Housing and the Class Struggle

Remember the Tories used to talk of a property-owning democracy? The 2011 census showed that the proportion of the population in mortgaged homes had dropped 15% in 10 years while the numbers renting privately had increased by 69% since 2001.

Glasgow rent strike picSocial housing accounted for only 18% of households in 2011, as opposed to 31% in 1981, and social landlords – at the behest of central government – are pushing up social rents to 80% of the ‘market’ level – unaffordable for many.

Housing, home ownership and the right to an affordable home are likely to be major issues at this year’s general election, and they will be the focus of discussion at the next Wakefield Socialist History Group meeting this Saturday, 28 February.

Headed ‘Housing and the Class Struggle’, the meeting will be addressed by the group’s convenor Alan Stewart, who writes:

“At the start of the 20th century 90% of Britain’s population lived in private sector rented accommodation. The sector was subject to minimal regulation and with the coming of the First World War – and attendant pressures on housing –landlords began to hike up rents.

“This was at a time when many working class men were at the front fighting.  Women saw it as a betrayal and began to organise tenant groups to resist the rises.

“In Glasgow in particular women got the support of the Independent Labour Party and were championed by socialists such as John Maclean. They also won backing from workers in the factories and shipyards. Their agitation forced the government to take action. Rent controls were introduced. So too was security of tenure which made it more difficult for landlords to evict tenants.

“Then in 1972 rent strikes broke out across Britain in response to the Heath Government’s notorious Housing Finance Act. That legislation aimed to force council rents up to market levels. Whilst Labour Councils – even those which originally resisted – eventually caved in one by one, Clay Cross stood firm to the end. Eleven councillors risked prison because of their refusal to implement the rises.

“And in Liverpool in the mid-80s the then socialist council – in the face of massive opposition from Whitehall – embarked on a huge house building programme.  It built 5,000 new homes and froze council rents.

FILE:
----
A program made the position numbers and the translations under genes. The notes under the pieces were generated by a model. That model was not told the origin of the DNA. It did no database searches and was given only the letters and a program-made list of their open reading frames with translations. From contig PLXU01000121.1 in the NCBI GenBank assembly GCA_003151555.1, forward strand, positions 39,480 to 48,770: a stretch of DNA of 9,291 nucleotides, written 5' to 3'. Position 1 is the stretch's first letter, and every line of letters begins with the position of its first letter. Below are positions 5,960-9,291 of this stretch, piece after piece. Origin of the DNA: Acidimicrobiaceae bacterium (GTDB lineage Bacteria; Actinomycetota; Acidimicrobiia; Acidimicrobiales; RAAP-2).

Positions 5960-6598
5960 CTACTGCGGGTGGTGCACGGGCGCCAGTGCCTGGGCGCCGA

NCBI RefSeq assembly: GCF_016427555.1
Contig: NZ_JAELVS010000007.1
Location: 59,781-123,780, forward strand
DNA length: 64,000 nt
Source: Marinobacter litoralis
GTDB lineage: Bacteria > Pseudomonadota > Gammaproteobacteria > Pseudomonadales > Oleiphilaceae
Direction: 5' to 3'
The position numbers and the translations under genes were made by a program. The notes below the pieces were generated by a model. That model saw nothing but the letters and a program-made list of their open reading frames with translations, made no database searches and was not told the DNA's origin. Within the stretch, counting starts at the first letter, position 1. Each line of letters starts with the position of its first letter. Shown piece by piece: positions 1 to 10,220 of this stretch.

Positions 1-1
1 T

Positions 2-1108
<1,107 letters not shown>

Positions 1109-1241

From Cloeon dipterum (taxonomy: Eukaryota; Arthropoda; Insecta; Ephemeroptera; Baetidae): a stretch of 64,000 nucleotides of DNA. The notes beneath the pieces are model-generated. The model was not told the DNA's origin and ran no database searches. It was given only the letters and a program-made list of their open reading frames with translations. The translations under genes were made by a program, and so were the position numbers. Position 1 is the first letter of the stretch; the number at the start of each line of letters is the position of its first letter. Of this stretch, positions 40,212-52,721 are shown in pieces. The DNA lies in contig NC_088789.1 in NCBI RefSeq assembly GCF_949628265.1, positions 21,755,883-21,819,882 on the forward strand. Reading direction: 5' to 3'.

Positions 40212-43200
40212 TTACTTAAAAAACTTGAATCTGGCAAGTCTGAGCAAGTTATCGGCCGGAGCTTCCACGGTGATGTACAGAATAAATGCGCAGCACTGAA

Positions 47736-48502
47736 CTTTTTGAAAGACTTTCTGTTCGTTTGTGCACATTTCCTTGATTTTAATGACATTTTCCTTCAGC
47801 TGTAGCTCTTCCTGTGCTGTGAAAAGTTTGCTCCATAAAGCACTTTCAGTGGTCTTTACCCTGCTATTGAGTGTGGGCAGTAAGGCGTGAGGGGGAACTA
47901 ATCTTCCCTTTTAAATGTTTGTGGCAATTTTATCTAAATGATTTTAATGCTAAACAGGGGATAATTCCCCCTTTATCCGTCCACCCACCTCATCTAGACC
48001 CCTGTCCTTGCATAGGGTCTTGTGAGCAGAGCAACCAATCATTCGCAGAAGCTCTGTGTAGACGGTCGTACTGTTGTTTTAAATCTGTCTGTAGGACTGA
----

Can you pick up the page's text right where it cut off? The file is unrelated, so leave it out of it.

“So housing has been and still remains a focus for class struggle.”

The speakers are:

  • Felicity Dowling (National Speaker with Left Unity; one of surcharged 47 Liverpool councillors; member of Cheshire NUT)
  • Liz Kitching (campaigner with Hands off Our Homes, Defend our Council Housing and also National Campaign for Benefit Justice)
  • Karen Fletcher (Secretary, Barnsley Against the Bedroom Tax)
  • Kevin Feintuck (rank and file housing worker, Sheffield)
  • Ian Brooke (housing worker and lead Unison steward)
  • Cllr Hilary Mitchell (Wakefield Labour Councillor)

The meeting will be chaired by Kitty Rees.

What: Housing the Class Struggle
When: Saturday 28 February 2014, 1-4pm
Where: The Red Shed, Vicarage Street, Wakefield WF1

Admission is free and there will be a free light buffet.

More information from Alan Stewart: alanharperstewart@hotmail.co.uk


1 Comment

  1. Michael Wadsworth
    5 March 2015

    I was not able to attend this event and I wonder if anyone who did attend could let us know if Housing Co-operatives were ever discussed? There appears to be sections of the left who seem to believe that the only ‘acceptable’ form of social housing is Council housing and somehow Housing Co-ops are a back door to privatisation. There does appear to be some confusion, at least in some sections of the Labour Party, between what is a Housing Association and what is a Housing Co-op. There is a huge difference between the bureaucratic paternalism of Housing Associations, which in some cases allow for some sort of tenant participation, and tenant control as found in Housing Co-ops.

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